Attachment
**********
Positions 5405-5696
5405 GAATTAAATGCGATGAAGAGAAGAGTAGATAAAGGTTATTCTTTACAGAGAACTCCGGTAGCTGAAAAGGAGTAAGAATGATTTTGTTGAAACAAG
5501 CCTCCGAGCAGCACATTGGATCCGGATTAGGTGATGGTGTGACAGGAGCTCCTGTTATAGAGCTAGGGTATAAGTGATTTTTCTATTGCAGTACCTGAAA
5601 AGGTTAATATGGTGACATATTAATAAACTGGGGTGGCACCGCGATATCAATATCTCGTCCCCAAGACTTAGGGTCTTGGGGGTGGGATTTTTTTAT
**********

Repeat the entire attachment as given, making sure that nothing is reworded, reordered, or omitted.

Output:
Positions 5405-5696
5405 GAATTAAATGCGATGAAGAGAAGAGTAGATAAAGGTTATTCTTTACAGAGAACTCCGGTAGCTGAAAAGGAGTAAGAATGATTTTGTTGAAACAAG
5501 CCTCCGAGCAGCACATTGGATCCGGATTAGGTGATGGTGTGACAGGAGCTCCTGTTATAGAGCTAGGGTATAAGTGATTTTTCTATTGCAGTACCTGAAA
5601 AGGTTAATATGGTGACATATTAATAAACTGGGGTGGCACCGCGATATCAATATCTCGTCCCCAAGACTTAGGGTCTTGGGGGTGGGATTTTTTTAT